Social media giant Facebook on Thursday announced the development of a new artificial intelligence (AI) system called 'DeepText'. It can analyze what people are writing about in posts with near-human accuracy across 20 languages.
DeepText was announced in a blog post
today, with Facebook engineers explaining how it works and how it's
rolling out. The new AI is meant to let Facebook understand any writing
that it comes across. It intends to use that ability to make better
recommendations to people, both about related posts and related services
available on Facebook. On top of that, Facebook could also use DeepText
to identify spam or harassment and filter those comments out
It can be explained as-If Facebook knows what your status update is about, it can show it to people who care about that topic. If it understands the difference between “I just got out of the taxi” and “I need a ride” messages. It can ask if you want an Uber. If it detects that you’re trying to sell something in a status update, it can format post with the price and item details. And if Facebook can determine what kinds of comments on celebrities’ posts are interesting and not just “OH MY GOSH I LOVE YOU”, it can surface ones you’ll actually want to read.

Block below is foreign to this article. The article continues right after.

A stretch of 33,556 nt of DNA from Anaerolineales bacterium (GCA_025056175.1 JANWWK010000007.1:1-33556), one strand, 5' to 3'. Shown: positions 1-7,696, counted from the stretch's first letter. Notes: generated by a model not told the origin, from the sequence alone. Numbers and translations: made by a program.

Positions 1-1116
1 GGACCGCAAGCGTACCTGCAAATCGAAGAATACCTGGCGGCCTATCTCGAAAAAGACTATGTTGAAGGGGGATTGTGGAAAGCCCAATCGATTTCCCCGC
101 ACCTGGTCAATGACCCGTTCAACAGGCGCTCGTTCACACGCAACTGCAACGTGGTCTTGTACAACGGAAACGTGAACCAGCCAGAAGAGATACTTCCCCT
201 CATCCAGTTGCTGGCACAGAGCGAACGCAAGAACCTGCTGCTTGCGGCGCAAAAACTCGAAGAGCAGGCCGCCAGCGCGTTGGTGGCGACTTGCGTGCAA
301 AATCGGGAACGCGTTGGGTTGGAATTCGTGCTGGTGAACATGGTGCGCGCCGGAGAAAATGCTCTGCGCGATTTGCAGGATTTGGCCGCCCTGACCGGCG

With DeepText and its other image recognition AIs, Facebook could make huge improvements in how it routes content from authors to viewers. That could give it a leg-up over other social networks like Snapchat or Twitter without the know-how or product design to filter and suggest what people see.
Currently, a major challenge researchers face vis-Ã -vis creation of
human-like AI is the inability to create algorithms that can understand
subtle nuances in language. For instance, if an AI can be programmed to
understand the difference between “I need a ride,” “I just finished a
ride,” and “I found a ride”. It would know when to call a cab and when
This is the discrepancy Facebook hopes to resolve using DeepText. The AI would not only understand the words individually, it would also comprehend them in the proper context, thereby detecting the “intent” behind those words.